Fieldhouses are big buildings and big investments—but can provide major opportunities for colleges and universities. By designing fieldhouses thoughtfully, institutions can maximize their investment (both in terms of dollars and space), and create a place that is a sustainable, highly utilized, and dynamic part of their culture.
A little semantics and history before we get started: the term "fieldhouse" can have different connotations. But in our practice, we conceive a fieldhouse as an indoor practice space that is overarchingly functional and flexible. Historically, fieldhouses were sometimes used for large basketball venues (like the Hinkle Fieldhouse at Butler University, constructed in 1928). And some were created from Post-WWII voluminous surplus buildings, such as the Rensselaer Polytechnic Institute Houston Fieldhouse, which was purchased to house an ice arena in 1949. There were also athletic cages (such as the Coolidge Cage at Amherst College, built in 1924) that were constructed on many campuses in the northeast, usually with dirt floors for practicing baseball and running.
In the early 1980s, indoor track and field evolved into an NCAA sport at all divisions for both men and women (although Division I men's competition had existed since the 1960s), and it swiftly gained popularity in the US. 200-meter tracks were the standard, and, to accommodate growing demand, fieldhouses became the venue of choice for all indoor track and field events. Today, there is also increased demand for football, baseball, softball, soccer, lacrosse, field hockey, and tennis—essentially any outdoor sport that requires indoor practice space.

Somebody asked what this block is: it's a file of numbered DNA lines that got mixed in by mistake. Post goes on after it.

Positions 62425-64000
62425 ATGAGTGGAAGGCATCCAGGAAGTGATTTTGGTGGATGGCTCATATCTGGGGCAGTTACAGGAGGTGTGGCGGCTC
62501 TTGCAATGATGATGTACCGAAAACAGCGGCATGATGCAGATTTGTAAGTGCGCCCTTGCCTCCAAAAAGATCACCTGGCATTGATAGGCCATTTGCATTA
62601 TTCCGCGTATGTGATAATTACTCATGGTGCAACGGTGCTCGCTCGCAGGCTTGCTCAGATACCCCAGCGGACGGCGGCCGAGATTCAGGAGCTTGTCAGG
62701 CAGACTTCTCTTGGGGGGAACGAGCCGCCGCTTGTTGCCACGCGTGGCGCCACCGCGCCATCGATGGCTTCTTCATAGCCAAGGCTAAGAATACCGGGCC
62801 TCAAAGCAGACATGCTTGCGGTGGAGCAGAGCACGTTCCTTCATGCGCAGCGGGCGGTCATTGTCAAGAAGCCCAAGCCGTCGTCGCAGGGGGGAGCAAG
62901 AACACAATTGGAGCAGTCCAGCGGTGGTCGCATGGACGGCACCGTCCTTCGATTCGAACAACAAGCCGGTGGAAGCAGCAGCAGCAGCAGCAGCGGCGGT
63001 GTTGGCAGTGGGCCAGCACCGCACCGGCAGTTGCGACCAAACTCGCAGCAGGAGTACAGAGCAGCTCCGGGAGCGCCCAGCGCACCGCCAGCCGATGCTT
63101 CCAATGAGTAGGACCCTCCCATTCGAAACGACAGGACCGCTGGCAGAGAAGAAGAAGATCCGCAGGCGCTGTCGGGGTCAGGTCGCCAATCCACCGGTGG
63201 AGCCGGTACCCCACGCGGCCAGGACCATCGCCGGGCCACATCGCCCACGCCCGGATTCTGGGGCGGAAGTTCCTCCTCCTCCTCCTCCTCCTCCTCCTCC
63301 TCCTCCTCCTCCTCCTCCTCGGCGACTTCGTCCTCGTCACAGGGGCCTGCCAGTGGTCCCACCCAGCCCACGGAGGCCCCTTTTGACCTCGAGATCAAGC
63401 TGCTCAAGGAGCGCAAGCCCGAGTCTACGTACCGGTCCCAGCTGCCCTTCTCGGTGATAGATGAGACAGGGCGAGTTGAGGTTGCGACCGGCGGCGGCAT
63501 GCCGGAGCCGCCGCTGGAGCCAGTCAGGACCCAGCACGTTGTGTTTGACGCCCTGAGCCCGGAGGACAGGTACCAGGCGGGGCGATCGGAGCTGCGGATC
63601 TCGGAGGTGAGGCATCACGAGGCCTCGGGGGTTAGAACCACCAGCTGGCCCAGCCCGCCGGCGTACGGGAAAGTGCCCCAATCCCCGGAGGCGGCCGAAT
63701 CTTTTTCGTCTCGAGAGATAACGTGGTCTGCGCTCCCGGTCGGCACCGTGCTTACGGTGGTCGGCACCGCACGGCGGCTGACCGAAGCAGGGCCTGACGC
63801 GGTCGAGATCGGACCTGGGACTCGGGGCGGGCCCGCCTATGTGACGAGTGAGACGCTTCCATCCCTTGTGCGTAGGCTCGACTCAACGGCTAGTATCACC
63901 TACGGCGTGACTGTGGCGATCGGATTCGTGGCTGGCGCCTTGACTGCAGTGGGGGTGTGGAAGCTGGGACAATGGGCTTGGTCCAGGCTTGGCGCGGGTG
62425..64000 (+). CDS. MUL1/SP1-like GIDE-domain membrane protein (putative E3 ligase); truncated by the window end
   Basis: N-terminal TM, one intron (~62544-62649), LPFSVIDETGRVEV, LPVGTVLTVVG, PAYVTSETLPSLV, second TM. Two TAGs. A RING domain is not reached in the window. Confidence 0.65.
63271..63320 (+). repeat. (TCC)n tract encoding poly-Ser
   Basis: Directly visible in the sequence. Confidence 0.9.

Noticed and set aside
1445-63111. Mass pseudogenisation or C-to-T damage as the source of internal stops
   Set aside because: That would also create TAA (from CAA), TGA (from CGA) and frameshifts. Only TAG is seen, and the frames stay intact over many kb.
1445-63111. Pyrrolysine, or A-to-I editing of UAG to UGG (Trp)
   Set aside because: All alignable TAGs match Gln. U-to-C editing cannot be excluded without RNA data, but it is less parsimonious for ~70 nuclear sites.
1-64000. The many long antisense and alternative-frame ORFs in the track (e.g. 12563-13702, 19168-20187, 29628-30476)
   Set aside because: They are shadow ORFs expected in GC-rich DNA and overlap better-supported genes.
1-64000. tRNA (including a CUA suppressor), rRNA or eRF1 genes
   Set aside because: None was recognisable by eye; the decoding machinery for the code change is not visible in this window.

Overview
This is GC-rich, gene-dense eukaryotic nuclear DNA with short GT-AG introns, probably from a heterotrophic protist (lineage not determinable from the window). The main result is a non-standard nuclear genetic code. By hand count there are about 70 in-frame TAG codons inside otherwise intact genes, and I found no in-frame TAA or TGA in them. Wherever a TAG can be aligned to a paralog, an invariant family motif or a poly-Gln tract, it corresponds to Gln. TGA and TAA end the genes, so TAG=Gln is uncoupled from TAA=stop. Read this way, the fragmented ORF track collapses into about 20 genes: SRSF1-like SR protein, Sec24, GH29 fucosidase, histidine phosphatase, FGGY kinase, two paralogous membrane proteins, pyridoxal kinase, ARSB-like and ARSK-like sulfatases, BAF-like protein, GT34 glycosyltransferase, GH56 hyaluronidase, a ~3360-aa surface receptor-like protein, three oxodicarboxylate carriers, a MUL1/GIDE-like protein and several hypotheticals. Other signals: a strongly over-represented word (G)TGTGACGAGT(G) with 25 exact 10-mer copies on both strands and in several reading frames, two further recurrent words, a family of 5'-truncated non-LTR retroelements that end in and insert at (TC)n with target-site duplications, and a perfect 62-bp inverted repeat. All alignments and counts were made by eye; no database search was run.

The question is how to design a space that can accommodate as many sports as possible in the context of a specific school's needs—and without compromising the primary uses. Through careful consideration of program, layout, and size, fieldhouses can be quite versatile. For example, by increasing the width of a fieldhouse and placing the straight sprint lanes outside the track oval, the interior of the track becomes available for an entirely different use. This approach has proved popular with recent Sasaki clients such as Middlebury College, for whom we are designing a track with a turf interior that will be used for practicing all field sports, as well as many recreational sports.
"We also consider how the fieldhouse can become an asset for schools beyond sports, hosting events such as concerts, speakers, commencement, banquets, and summer camps," says Sasaki sports principal Chris Sgarzi. Schools are exploring this opportunity more frequently—then-Senator Obama even took his message to the fieldhouse at Rhode Island College during his 2004 campaign. These uses, however, bring with them significant design considerations. The facility must provide sufficient entrances and egresses, and have restroom accommodations (even if only temporary) for large crowds. If the fieldhouse will host non-sporting events frequently, the design may also include supporting infrastructure for sound systems, lighting, and concessions.
Because fieldhouses are so massive, energy use is also a significant consideration. We study operating costs and look for opportunities to incorporate daylight, natural air flow, and solar energy while designing efficient heating, ventilation, lighting, and, sometimes, cooling systems. The large roof surface can facilitate rainwater harvesting and, with the proper orientation, is an ideal location for solar energy-collecting photovoltaic panels. By considering the whole life-cycle of the building, schools can come to understand which investments make sense for them.
With these big buildings, the opportunities are even bigger. "The key is to program appropriately for your priorities and flexibility," says Chris.
Pictured above: Fieldhouse at Grinnell College.